Job Details: Educational Psychologists work directly with children, evaluating how they learn. They identify issues that impede learning and offer suggested practices to help teachers and parents.

Education: MS in Psychology is required. Information on the BA and BS in Psychology:

Information on certification in NJ:,

Salary: The average pay for Educational Psychologists in NJ is $89,349.

Pediatric Nurse

Job Details: Pediatric Nurses are RNs, BSNs or MSNs who are specially trained to work with children. They are specialized in child development and childhood illnesses. They may specialize in a variety of fields from wellness to intensive care.

Education: Pediatric Nurses must become a Registered Nurse (RN) or have an advanced degree.

BS Nursing Prelicensure:

Pediatric Nurses must be certified:

Salary: Pediatric Nurses earn an average of $81,000 in NJ.

Speech and Language Pathologist

Job Details: Speech and Language Therapists assess and treat communication disorders. They may provide training to caregivers and teachers, engage in research to improve knowledge about communication, or work in a medical environment. Stockton’s Speech & Hearing Clinic:

Education: MS in Communication Disorders or Speech Pathology. MS in Communication Disorders:

NJ Licensing and Certification:     

Salary: The average pays for a Speech and Language Pathologist in NJ is $93,890.

Occupational Therapist

Job Details: An Occupational Therapist is a healthcare professional who works with children diagnosed with illnesses, injury, developmental disorders, and emotional or psychiatric issues to improve their quality of life. They analyze client capabilities and develop intervention techniques to help regain physical skills.

Licensure is required to practice as an OT:

You may also pursue licensure as a School OT:

Education: After earning a BS in Health Sciences:,complete and MS in OT

Salary: The average pay for an OT in NJ is $100,608.

Zoo educator

Job Details: These educators monitor and evaluate zoo education programs, provide children information about the animals at the zoo, and promote conservation efforts.

Educators: A BA in Biology with an education concentration is recommended:

Salary: The average Zoo Educator in NJ earns $41.838.

Museum Educator

Job Details: Museum educators share information about museum exhibits and artifacts. They may work in classroom settings, give presentations, or give tours to visiting schoolchildren.

Education: A degree in historical studies: with an education concentration is recommended

Salary: The average pay for a museum educator is $28.647.

Children’s Librarian

Job Details: Children’s Librarians select and maintain the material in the children’s library. They teach children how to use the library, plan children’s library programs, and develop reading incentive programs.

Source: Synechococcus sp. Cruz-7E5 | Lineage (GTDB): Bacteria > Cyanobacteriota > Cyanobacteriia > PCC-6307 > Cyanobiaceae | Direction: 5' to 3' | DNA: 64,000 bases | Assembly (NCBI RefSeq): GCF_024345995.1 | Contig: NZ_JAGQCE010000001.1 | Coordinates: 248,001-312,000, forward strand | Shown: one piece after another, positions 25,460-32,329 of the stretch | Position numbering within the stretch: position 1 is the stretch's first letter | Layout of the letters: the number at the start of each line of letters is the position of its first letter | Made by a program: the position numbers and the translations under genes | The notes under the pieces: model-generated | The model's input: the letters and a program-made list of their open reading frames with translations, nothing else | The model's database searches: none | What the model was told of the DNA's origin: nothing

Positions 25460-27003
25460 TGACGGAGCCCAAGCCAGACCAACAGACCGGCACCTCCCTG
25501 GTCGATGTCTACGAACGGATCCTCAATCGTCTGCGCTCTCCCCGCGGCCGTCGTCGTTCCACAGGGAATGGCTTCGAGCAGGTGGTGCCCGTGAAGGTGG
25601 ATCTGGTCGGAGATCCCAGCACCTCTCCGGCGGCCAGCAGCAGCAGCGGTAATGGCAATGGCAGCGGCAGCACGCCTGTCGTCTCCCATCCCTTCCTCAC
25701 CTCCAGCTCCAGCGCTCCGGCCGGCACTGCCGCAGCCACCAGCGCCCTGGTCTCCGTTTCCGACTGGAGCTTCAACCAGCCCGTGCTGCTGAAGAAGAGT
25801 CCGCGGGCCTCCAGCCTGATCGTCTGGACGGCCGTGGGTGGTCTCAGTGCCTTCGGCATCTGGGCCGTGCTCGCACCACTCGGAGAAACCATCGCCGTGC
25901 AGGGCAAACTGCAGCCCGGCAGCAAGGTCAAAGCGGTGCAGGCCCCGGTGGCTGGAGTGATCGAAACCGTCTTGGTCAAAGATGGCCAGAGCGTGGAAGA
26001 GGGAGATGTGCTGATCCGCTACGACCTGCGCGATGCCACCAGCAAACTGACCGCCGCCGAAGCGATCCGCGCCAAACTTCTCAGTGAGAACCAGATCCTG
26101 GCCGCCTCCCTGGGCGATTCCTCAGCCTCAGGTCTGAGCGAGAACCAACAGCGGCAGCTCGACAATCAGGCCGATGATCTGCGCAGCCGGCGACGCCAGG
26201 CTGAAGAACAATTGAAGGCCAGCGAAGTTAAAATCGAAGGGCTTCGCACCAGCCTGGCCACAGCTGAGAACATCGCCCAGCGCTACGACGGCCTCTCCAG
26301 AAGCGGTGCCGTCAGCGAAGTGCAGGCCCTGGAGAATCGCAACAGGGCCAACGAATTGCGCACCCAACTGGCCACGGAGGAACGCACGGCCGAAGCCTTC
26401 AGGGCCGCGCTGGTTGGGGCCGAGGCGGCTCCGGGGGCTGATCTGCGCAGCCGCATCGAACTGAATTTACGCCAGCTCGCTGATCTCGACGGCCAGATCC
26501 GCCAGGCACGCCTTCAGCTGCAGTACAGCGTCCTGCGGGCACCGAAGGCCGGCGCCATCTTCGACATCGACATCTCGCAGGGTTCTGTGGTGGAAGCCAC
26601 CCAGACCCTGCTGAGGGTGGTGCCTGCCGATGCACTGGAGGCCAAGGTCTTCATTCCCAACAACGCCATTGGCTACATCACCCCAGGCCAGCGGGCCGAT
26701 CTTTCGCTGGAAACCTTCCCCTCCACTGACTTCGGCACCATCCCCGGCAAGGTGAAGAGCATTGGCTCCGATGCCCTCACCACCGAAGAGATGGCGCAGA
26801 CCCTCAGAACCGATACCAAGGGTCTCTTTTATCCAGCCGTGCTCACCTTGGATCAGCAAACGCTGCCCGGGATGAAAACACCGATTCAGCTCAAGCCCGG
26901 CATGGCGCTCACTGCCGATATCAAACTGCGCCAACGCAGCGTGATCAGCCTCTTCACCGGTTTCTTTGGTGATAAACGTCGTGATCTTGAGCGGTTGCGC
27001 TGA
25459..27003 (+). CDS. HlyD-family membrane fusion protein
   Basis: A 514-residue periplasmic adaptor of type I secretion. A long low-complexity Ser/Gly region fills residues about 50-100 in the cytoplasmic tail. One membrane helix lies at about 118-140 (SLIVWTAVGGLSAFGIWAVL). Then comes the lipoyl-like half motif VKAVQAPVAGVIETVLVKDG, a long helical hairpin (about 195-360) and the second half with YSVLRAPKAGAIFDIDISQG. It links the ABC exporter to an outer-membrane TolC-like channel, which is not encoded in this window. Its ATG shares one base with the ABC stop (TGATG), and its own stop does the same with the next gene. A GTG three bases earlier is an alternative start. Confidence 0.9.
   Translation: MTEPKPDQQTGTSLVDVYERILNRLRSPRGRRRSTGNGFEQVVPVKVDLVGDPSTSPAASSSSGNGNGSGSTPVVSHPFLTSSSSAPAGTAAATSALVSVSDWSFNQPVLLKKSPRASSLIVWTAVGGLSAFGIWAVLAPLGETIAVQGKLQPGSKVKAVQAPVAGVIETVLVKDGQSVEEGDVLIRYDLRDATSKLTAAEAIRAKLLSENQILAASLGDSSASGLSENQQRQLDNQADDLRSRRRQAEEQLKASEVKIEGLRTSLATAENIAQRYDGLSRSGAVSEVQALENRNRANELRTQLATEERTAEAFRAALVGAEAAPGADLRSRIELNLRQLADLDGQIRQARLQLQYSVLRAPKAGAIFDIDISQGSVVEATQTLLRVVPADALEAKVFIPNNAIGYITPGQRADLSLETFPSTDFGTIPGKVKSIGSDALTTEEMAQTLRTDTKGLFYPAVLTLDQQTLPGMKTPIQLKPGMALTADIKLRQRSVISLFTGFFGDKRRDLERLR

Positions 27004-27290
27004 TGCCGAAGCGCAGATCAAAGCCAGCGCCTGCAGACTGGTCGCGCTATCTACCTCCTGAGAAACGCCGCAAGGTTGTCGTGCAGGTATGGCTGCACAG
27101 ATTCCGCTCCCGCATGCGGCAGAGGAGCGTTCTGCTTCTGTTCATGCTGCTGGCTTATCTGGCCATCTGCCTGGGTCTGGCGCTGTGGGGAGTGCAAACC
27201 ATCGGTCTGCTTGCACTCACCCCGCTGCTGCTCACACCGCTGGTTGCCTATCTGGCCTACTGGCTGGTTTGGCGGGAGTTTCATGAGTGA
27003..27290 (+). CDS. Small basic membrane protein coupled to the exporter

Education: A Master’s Degree in Library Science is required:

Students may also pursue a School Library Media Specialist certification: 

Salary: The average pay for a children’s librarian in NJ is $40,561.

Juvenile corrections officer

Job Details: Provide direct supervision for incarcerated youth, transport inmates to and from court hearings and appointments, ensure the safety of youth, facilitate group discussions, provide mentorship and support.

Education: A degree in Criminal Justice or a related field is recommended:

Salary: The average pay for a Juvenile Corrections Officer in NJ is $39,007.


Job Details: Pediatricians provide general medical care for children and adolescents. They diagnose and treat illnesses, injuries, and chronic conditions. They educate families about well-being, order diagnostic tests, and interpret test results. They work alongside other medical doctors and specialists to provide quality care for patients.

Education: An MD is required for this position. Students may begin their career with a BS in Health Science or pre-med

Practioners must become licensed as a medical doctor:

Salary: The average pediatrician in NJ earns $229, 627.

Pediatric dentist

Job Description: Pediatric Dentists care for children’s mouths, teeth and gums. They teach patients how to care for their dental health, and they diagnose and treat dental issues.

Education: Students must earn a Doctor of Dental Surgery or a Doctor of Dental Medicine degree:

Dentists must be licensed to practice:

Salary: The average pay for a Pediatric Dentist in NJ is $179,879.

Music or Art therapist

Job Description: These specialists use music and /or art as a segue to connect with children and offer therapy and support. They utilize art as a way to address therapeutic goals.

Education: Music and Art Therapists require a master’s degree They may begin with a BA in their chosen art:

Salary: The average salary for Music and Art Therapists in NJ is $58,100.

Behavioral specialist

Job Description: Behavioral Specialists work with children who have developmental, mental health or behavioral challenges. They observe and assess behaviors and work with children, teachers, and parents to offer support and mentorship.

Education: A Master’s Degree in Learning and Behavior Analysis, Psychology, or Social Work is required: .

For information on licensing visit:

Salary: The average Behavioral Specialist pay in NJ is $50,156.